Dr. Heather Buckley
Dr. Heather Buckley is an Assistant Professor of Civil Engineering and an Adjunct Professor of Chemistry at the University of Victoria. Her interdisciplinary research team (which is recruiting chemistry and engineering grad students and co-op undergrads!) tackles challenges at the interface of green chemistry, civil engineering, and public health, centering their efforts around creating tools for better monitoring of drinking water contaminants and the design of safer alternative technologies in water treatment.
1. What is the core expertise in your group? How did you end up in this field?
My research group bridges green chemistry and civil engineering, with a focus on greener approaches to safe drinking water. Our focus on greener technologies to improve drinking water makes it inherently interdisciplinary; we tackle challenges from a technical, chemical, biological, social, and even humanitarian point of view.
I started my PhD in inorganic chemistry at the University of California Berkeley working on non-platinum fuel cell catalysts. I wanted to use chemistry to help make the world better and more sustainable, with a decreased dependence on fossil fuels and precious metals. I was living in California during this time and was exposed to the water crisis there. This made me more aware of the global water crisis we are currently facing: 10 percent of the global population doesn’t have reliable access to safe drinking water. I felt there was an opportunity to do something that would have an impact on a large scale, as well as a surprising number of gaps in fundamental knowledge in terms of analysis and treatment of drinking water. During my first post doc, I began to venture into green engineering when I was asked to be involved in a project developing waterproofing alternatives for roofing in low-income communities in India. I was excited to be able to design inherently safer products and processes using my knowledge of green chemistry, which was not a widely known concept when I started my PhD. I was also involved in a collaboration with Method and the US Department of Agriculture developing safer alternative preservatives in personal and home-care products. The chemistry developed in this project is what fuelled my current research into preventing biofouling in drinking water systems.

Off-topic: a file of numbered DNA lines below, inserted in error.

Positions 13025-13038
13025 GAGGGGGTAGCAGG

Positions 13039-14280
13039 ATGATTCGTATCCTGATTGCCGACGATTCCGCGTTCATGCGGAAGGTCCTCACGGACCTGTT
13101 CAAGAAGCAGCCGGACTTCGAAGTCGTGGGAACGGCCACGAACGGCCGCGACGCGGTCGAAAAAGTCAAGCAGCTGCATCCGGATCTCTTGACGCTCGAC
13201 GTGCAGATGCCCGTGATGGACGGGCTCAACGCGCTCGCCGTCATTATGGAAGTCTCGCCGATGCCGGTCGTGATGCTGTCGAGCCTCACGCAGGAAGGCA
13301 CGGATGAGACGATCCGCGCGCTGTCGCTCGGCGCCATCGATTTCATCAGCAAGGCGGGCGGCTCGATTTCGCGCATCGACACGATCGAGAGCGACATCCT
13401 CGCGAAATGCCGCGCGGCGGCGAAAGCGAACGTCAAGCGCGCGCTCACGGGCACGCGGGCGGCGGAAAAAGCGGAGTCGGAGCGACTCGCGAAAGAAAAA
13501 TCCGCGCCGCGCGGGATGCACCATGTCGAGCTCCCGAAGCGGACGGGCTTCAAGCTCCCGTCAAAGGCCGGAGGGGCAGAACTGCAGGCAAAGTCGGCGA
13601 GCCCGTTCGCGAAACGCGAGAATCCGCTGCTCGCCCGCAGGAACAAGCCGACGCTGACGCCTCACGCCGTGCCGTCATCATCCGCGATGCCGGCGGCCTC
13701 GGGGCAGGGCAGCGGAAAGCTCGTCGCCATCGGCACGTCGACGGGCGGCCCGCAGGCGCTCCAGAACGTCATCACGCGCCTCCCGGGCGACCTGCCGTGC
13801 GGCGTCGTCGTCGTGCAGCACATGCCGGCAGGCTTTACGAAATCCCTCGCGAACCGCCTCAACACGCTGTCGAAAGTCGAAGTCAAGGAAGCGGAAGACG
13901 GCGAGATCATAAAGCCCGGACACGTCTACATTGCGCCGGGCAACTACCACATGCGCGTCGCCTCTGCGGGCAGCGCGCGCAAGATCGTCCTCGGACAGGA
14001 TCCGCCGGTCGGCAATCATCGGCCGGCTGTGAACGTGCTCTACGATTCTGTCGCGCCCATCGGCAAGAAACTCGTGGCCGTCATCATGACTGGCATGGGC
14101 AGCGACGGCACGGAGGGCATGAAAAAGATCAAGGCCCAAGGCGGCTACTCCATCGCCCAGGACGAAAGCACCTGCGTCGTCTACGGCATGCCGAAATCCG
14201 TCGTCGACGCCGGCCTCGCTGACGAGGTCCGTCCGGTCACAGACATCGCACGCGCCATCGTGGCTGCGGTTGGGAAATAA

2. What inspired you to pursue a career in science?
I have always enjoyed science and been curious. Ever since I was 8 years old I wanted to be an astronaut and having this goal pulled me toward science and technology. I saw science as a way to use my curiosity and skills to help people and make the world better. I applied to the Canadian Space Agency a couple of years ago and made it into the top 120 applicants; I realized that what motivated my astronaut ambition was the opportunity to have a tall platform from which to promote women and diversity in STEM. Merging my love of teaching, research, and mentorship inspired me to apply shortly after that and interview for the position I now have as an assistant professor of civil engineering and adjunct professor in chemistry at UVic.
3. Who are your role models?
Canada’s first female astronaut Roberta Bondar and fellow astronaut Julie Payette were role models for me as a young girl. I was always in environments with strong female leadership growing up, and had wonderful female and male science teachers in school. During my undergrad and eventually MSc at UBC, my advisor, professor Jennifer Love, hugely inspired me. She created space for diversity in our group and understood the importance of balancing life and research. Another faculty member at UBC, prof. Laurel Schafer, was also a huge mentor to me during my undergrad. Over the years I’ve been fortunate to have mentoring from diverse peers and colleagues. I’ve found wonderful allies, including other early career female researchers in both the civil engineering and chemistry departments here at UVic. Having that core network has been really helpful as I’ve been starting up. Working in a male-dominated field, it’s important that we all work together and support each other, and support other folks who are underrepresented in our communities. Find the good people in your life who you trust, who have your back. It’s also important to have support in all facets of your life: find people to bounce technical ideas off of, for emotional support, and those who help you with work-life balance.
4. What is the most interesting project you have worked on and why?
In terms of projects that have reached maturity, I would say working with Method Home on safer preservatives in home and personal care products that I mentioned above. I enjoyed being able to think about the wide-ranging impact of doing something so that somebody doesn’t need a PhD in green chemistry to look at their soap bottle to decide if it’s safe. I was able to see a very real impact on the general population and work with a company that is trying to make greener alternatives accessible to everyone.